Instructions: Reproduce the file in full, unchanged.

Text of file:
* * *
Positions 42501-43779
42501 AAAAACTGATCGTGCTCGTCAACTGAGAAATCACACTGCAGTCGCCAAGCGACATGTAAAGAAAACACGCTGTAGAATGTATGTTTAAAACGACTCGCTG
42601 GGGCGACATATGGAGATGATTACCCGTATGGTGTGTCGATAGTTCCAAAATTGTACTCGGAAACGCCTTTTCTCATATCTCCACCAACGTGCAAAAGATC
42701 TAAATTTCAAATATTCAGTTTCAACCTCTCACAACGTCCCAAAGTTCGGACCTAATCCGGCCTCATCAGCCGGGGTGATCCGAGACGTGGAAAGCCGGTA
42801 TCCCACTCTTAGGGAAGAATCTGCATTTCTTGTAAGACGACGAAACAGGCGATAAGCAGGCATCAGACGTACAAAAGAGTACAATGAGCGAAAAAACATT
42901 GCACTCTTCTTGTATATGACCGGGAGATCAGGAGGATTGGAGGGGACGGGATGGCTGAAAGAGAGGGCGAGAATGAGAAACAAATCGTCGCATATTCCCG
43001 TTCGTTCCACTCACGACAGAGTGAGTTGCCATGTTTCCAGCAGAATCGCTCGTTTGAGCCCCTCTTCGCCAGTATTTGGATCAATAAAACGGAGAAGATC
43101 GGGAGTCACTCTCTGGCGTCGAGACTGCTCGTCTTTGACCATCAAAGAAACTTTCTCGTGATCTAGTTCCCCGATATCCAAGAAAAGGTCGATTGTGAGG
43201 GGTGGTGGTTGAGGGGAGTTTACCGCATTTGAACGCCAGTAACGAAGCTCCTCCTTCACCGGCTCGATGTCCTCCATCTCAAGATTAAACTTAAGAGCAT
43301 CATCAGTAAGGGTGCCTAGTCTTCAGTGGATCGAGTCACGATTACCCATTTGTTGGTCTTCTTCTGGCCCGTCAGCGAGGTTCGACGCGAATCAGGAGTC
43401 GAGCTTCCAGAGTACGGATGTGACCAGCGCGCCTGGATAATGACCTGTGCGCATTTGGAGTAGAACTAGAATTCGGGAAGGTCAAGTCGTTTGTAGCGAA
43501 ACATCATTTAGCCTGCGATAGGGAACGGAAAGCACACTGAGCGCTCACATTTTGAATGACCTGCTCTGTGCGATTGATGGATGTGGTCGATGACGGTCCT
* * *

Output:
Positions 42501-43779
42501 AAAAACTGATCGTGCTCGTCAACTGAGAAATCACACTGCAGTCGCCAAGCGACATGTAAAGAAAACACGCTGTAGAATGTATGTTTAAAACGACTCGCTG
42601 GGGCGACATATGGAGATGATTACCCGTATGGTGTGTCGATAGTTCCAAAATTGTACTCGGAAACGCCTTTTCTCATATCTCCACCAACGTGCAAAAGATC
42701 TAAATTTCAAATATTCAGTTTCAACCTCTCACAACGTCCCAAAGTTCGGACCTAATCCGGCCTCATCAGCCGGGGTGATCCGAGACGTGGAAAGCCGGTA
42801 TCCCACTCTTAGGGAAGAATCTGCATTTCTTGTAAGACGACGAAACAGGCGATAAGCAGGCATCAGACGTACAAAAGAGTACAATGAGCGAAAAAACATT
42901 GCACTCTTCTTGTATATGACCGGGAGATCAGGAGGATTGGAGGGGACGGGATGGCTGAAAGAGAGGGCGAGAATGAGAAACAAATCGTCGCATATTCCCG
43001 TTCGTTCCACTCACGACAGAGTGAGTTGCCATGTTTCCAGCAGAATCGCTCGTTTGAGCCCCTCTTCGCCAGTATTTGGATCAATAAAACGGAGAAGATC
43101 GGGAGTCACTCTCTGGCGTCGAGACTGCTCGTCTTTGACCATCAAAGAAACTTTCTCGTGATCTAGTTCCCCGATATCCAAGAAAAGGTCGATTGTGAGG
43201 GGTGGTGGTTGAGGGGAGTTTACCGCATTTGAACGCCAGTAACGAAGCTCCTCCTTCACCGGCTCGATGTCCTCCATCTCAAGATTAAACTTAAGAGCAT
43301 CATCAGTAAGGGTGCCTAGTCTTCAGTGGATCGAGTCACGATTACCCATTTGTTGGTCTTCTTCTGGCCCGTCAGCGAGGTTCGACGCGAATCAGGAGTC
43401 GAGCTTCCAGAGTACGGATGTGACCAGCGCGCCTGGATAATGACCTGTGCGCATTTGGAGTAGAACTAGAATTCGGGAAGGTCAAGTCGTTTGTAGCGAA
43501 ACATCATTTAGCCTGCGATAGGGAACGGAAAGCACACTGAGCGCTCACATTTTGAATGACCTGCTCTGTGCGATTGATGGATGTGGTCGATGACGGTCCT